SuperPhillip Central's Favorite VGMs - "E3 Withdrawal" Edition

Still reeling from E3, SuperPhillip Central is having withdrawal symptoms. We gotta have more game announcements, more new trailers, more joy, but alas, that time is now over. Thus, we must move on to a new week, and like any new week, we begin with SuperPhillip Central's Favorite VGMs. Here, one piece of music for five different video games apiece (five pieces of music total, if your brain is fried like mine usually is) is showcased with a link, imagine, and brief introduction.

This week we're featuring some big games in the form of The Witcher III: Wild Hunt, and we continue with that three-quel trend with Dark Souls III. The Dark Knight follows with a theme from Batman: Arkham Knight just before Kratos storms on to the scene with God of War II. Last but not least, one of many black sheeps in the Final Fantasy series, Final Fantasy VIII wraps up this "E3 Withdrawal" edition of SuperPhillip Central's Favorite VGMs.

Click on the big link above each image to hear the song mentioned. Additionally, the VGM Database houses every game and piece of music ever showcased on this weekly series. Now, let's get on to the music!

v1421. The Witcher III: Wild Hunt (PS4, XB1, PC) - Geralt of Rivia

We begin with a series and a game that I don't think has been covered yet on SuperPhillip Central's Favorite VGMs is The Witcher, so why not fix this glaring omission by including The Witcher III: Wild Hunt as the first VGM volume of this edition! That's exactly what we're going to do with this rousing main theme for the game that is as big of a musical adventure as the game is an enjoyable one! Majestic, bold, brave, and just all-around fantastic, Wild Hunt's main theme is one for the ages.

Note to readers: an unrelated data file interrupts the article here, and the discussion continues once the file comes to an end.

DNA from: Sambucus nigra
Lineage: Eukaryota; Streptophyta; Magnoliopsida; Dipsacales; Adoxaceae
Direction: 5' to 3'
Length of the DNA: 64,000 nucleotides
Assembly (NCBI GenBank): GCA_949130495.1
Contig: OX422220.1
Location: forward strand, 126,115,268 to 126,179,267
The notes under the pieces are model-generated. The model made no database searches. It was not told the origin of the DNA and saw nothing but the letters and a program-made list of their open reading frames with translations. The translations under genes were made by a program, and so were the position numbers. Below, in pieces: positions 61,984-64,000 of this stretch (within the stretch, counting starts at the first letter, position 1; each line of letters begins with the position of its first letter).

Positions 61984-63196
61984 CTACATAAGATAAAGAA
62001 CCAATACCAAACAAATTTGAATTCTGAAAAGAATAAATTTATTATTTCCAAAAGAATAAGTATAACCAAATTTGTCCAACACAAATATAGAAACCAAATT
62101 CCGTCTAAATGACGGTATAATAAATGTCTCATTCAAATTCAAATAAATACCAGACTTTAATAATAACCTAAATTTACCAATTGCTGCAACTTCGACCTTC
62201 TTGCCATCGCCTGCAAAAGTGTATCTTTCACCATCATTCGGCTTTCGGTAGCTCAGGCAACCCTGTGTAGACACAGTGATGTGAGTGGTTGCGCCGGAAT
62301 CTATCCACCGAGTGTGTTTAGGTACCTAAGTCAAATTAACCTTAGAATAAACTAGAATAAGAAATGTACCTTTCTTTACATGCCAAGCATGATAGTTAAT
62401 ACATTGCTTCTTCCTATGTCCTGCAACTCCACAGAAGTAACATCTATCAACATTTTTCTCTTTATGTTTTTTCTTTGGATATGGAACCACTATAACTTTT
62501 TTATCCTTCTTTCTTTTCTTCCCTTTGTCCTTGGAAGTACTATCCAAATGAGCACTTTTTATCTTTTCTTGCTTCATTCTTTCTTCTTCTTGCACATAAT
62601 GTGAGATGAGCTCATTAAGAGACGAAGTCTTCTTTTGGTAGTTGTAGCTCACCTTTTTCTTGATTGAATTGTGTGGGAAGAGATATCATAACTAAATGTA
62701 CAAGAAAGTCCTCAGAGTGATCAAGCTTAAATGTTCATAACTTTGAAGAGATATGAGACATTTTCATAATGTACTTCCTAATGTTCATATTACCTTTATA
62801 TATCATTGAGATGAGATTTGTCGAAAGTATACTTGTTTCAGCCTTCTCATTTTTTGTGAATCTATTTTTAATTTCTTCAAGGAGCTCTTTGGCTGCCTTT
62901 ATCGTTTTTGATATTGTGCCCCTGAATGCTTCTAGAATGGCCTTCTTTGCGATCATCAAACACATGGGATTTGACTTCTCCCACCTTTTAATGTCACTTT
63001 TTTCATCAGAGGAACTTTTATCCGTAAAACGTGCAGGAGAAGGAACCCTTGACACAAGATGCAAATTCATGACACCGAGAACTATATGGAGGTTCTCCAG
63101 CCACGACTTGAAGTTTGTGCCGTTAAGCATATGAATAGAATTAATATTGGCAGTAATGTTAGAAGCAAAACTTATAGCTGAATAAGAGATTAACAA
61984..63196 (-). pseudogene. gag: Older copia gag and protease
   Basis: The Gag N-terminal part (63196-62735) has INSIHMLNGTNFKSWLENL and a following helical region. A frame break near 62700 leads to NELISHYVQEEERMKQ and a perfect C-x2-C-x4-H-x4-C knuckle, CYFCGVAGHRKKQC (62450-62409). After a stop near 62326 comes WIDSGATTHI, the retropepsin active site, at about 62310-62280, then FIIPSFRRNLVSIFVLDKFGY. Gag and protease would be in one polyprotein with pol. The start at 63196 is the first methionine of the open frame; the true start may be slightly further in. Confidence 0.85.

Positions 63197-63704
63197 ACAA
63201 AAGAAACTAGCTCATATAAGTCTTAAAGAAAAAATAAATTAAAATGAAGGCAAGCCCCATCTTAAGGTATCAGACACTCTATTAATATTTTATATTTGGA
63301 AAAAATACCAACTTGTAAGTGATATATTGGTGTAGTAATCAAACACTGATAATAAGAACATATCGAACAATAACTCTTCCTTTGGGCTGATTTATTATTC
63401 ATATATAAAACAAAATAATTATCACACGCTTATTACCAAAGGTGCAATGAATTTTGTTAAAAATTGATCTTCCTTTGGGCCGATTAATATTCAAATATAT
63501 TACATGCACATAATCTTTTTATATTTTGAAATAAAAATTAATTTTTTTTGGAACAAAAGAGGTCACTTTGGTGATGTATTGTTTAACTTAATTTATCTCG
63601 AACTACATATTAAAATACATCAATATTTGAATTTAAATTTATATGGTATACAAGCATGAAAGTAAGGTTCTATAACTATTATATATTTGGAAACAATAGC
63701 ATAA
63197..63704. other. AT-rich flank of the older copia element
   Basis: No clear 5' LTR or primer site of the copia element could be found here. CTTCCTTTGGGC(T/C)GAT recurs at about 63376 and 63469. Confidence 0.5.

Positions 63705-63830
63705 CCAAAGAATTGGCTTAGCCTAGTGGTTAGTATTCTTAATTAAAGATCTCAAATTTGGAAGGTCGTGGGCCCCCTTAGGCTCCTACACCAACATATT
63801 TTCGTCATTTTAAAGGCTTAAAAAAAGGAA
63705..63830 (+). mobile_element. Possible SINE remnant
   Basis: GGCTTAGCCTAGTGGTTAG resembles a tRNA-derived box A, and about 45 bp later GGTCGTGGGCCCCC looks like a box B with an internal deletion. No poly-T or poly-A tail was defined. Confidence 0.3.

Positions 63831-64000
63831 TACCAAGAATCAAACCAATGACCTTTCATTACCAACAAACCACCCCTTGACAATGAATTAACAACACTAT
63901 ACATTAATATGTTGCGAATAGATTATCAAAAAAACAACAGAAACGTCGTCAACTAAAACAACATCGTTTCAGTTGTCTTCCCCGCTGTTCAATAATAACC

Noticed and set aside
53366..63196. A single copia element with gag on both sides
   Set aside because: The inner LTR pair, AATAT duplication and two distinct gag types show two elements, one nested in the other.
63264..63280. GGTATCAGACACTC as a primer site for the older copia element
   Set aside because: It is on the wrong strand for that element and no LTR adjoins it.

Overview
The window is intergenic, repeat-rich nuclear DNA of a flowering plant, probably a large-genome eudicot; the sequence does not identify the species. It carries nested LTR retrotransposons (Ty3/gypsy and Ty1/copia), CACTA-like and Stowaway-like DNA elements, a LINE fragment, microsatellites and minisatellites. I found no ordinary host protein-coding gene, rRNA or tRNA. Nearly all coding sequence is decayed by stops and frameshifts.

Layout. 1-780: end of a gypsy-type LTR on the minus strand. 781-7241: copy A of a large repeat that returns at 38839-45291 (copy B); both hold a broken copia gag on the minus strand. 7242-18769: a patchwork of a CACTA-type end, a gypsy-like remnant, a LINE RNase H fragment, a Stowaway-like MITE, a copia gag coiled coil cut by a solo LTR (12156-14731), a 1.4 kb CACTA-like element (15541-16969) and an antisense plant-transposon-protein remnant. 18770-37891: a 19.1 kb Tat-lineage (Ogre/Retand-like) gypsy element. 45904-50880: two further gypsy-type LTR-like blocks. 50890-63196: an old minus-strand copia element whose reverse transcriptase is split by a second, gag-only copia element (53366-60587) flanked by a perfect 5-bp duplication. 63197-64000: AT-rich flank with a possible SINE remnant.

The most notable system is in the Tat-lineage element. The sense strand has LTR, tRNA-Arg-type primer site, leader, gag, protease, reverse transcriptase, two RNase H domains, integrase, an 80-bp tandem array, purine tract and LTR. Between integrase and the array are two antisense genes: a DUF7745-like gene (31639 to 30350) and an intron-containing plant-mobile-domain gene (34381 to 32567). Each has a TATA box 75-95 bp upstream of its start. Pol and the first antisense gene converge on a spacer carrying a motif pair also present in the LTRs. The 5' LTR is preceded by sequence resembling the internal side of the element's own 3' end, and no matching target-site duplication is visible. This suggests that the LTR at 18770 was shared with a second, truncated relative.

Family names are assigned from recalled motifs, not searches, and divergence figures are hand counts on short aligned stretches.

v1422. Dark Souls III (PS4, XB1, PC) - Main Menu

Dark Souls as a series is not for those with weak wills, low patience, or the feint of heart. Probably why I've only watched someone play several games in the series rather than played them myself. That said, I would be remiss if I didn't take the time to enjoy the series' soundtracks, featuring some really well done music, both melodic and atmospheric. Dark Souls III's main menu might be familiar to those who followed the game leading up to its release, as this theme is the same music played during the game's trailer at Gamescom in 2015.

v1423. Batman: Arkham City (Multi) - You Should Have Listened to My Warning

Nick Arundel's work on Batman: Arkham City remains my favorite video game soundtrack in the Arkham series. Riveting strings, tense, thrilling music, and just a tremendous sense of anticipation builds throughout a wide number of tracks throughout Batman: Arkham City. It doesn't hurt either that out of the Dark Knight's many nighttime outings that Arkham City remains one of my favorites!

v1424. God of War II (PS2) - Colossus of Rhodes

All in a god's work for Kratos as God of War II plunges players directly into an action sequence even better and greater in scale than the Hydra in the original God of War. In the sequel, Kratos is pursued at various points of the introductory area by the Colossus of Rhodes, before finally doing battle with the iron beast. The music in the God of War series is most certainly epic, and the theme for the Colossus of Rhodes supports that line of thinking considerably.

v1425. Final Fantasy VIII (PS1) - Liberi Fatali

Played during the opening cutscene of Final Fantasy VIII, Liberi Fatali is one of main themes from the game, taking much of its motifs from Edea's Theme. The combination of a rousing orchestra with Latin chanting as Squall and Seifer wield dueling blades remains one of my favorite openings in any video game. I believe Final Fantasy IV through IX was Nobuo Uematsu's strongest period in his composing career.